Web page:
Editor’s Note: My dear friend Danielle Abbazia, and former associate editor of Dream of Italy, has been in love with Italy since 2003 when she spent a summer in her grandparents’ hometown of Castelvetere Sul Calore in the province of Avellino. At 13, she visited Venice, Pisa, Amalfi, Capri and as soon as she went back home she started thinking of ways to go back to see more. Her passion for language and culture got her a BA from the University of Connecticut in Italian Literature and Culture and she followed her heart back to Rome in 2014 to get a Masters in Sustainable Cultural Heritage with a focus on Italian identity. Danielle now lives in the historic Garbatella neighborhood of Rome with her husband, Alessandro, and their baby Michele (who was born on the festa of Madonna delle Grazie of Castelvetere – you can’t make this stuff up). The lockdown has made her think deeply about the place she lives and loves. Her thoughts follow. — Kathy McCabe
My memories of my first summer in Italy are now sepia-toned vignettes. But, one memory glows in vivid technicolor. After landing in Rome, my grandparents rented us a car to drive to their home in the South. As soon as we got on the highway I saw a small (“So tiny! So European!”) car completely engulfed in flames. I craned my neck as we passed to get a longer look at the scene and saw the police arriving. I was in shock (“How crazy! My friends are never going to believe this!”). I’d never seen something like that outside of an action movie but my grandparents seemed unphased like this sort of thing happened all the time.
A few moments later, my grandma broke the silence, as she always does.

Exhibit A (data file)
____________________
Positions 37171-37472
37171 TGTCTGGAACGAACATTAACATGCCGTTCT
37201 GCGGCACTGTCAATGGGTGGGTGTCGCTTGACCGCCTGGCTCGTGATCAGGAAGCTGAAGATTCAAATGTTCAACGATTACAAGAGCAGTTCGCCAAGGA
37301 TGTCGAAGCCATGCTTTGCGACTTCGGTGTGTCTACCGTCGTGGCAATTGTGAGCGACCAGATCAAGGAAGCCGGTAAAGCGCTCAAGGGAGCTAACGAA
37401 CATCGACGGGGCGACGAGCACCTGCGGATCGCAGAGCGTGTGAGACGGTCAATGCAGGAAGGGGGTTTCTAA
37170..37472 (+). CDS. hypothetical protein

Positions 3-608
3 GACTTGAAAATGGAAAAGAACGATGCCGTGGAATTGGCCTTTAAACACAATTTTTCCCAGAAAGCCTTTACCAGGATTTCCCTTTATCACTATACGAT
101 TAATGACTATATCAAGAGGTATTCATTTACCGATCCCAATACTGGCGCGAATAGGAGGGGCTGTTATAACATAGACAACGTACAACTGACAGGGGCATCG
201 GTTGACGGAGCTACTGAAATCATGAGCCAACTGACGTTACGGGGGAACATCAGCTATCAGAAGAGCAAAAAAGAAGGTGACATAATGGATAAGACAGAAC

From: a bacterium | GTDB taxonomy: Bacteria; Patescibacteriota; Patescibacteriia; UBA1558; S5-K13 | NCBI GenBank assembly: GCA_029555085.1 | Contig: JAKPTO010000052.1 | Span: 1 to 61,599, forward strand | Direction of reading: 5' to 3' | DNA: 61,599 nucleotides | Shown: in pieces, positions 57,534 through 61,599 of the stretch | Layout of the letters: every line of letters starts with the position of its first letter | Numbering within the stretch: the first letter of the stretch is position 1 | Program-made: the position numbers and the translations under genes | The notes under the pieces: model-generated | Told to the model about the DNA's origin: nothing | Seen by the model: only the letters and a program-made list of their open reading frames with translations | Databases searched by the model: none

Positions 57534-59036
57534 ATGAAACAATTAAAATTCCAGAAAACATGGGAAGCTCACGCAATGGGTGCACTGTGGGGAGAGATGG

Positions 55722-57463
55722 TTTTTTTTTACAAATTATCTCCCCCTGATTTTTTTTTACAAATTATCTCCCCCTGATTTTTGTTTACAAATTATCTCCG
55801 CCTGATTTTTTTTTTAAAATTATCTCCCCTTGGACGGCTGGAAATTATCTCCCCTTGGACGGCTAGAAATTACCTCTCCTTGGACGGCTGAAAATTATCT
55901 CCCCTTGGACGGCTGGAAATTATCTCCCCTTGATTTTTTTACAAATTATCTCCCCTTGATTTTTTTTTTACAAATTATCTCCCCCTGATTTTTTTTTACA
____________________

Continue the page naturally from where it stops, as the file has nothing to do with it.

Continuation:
“How beautiful are the oleanders on the highway divider!”
This is what you learn about Italy immediately: it is a car on fire on the brink of explosion and it is the most vibrant pink flowers you have ever seen at the very same time. It’s the black smoke billowing in the air and it’s the oleanders swaying in the breeze, baking in the sunshine.
Fast forward 17 years and I live in Rome during this pandemic. Every night at 6 p.m. when the news airs updates from the Protezione Civile on how many Italians died or have been infected, my husband (un romano de Roma) and I watch with heavy hearts. In true Italian style, while we’re processing the news, we find a remedy to the sadness so we can cope.
While the news blares in everyone’s living rooms, we open our windows or go on our balconies and…we sing. We play pots and pans (My baby’s instrument of choice is a wooden spoon longer than he is) and we sing Italian songs. The first night we sang Italy’s national anthem. The second we sang Azzurro by Adriano Celentano and the third Il Cielo è Sempre Più Blu by Rino Gaetano.
I feel an overwhelming sense of appreciation for the people working to save those who are infected in the hospitals all over the peninsula. People who are risking their own lives to ensure that we can go to a supermarket and find milk for our morning coffee. Bus drivers I used to loathe for the perpetual lateness of their vehicles are wearing masks and gloves and continuing to drive their routes should anyone need a ride to the pharmacy or to deliver groceries to an at-risk friend.
Even when we are all so afraid, we’re finding comfort in each other. Neighbors talking from balcony to balcony as we sit outside in the warm spring sun and try to make the best of this lockdown. I used to find it odd how Italians kiss on two cheeks when greeting each other. Even people who are just barely more than acquaintances. These past few weeks we’ve given up on this and I truly miss it. That warmth you get from a hug or a kiss (or two!) from your friends and family has been suspended for the next few weeks. Imagine how great it will feel when they return.
Italy is Italy. It’s my dreams (The history! The laidback attitudes! The people!) and at times my nightmare (The history! The laidback attitudes! The people!). But nevermore than in these strange times have I felt more in love with her. She is resilient and we’ll be back soon in the piazzas with our friends cin-cin-ing to the sunshine and our good health (Salute!) and the Sunday passeggiate we will never again take for granted. — Danielle Abbazia
Letter From the Veneto: Holding On To Dreams
Letter From Puglia: A Renaissance Retreat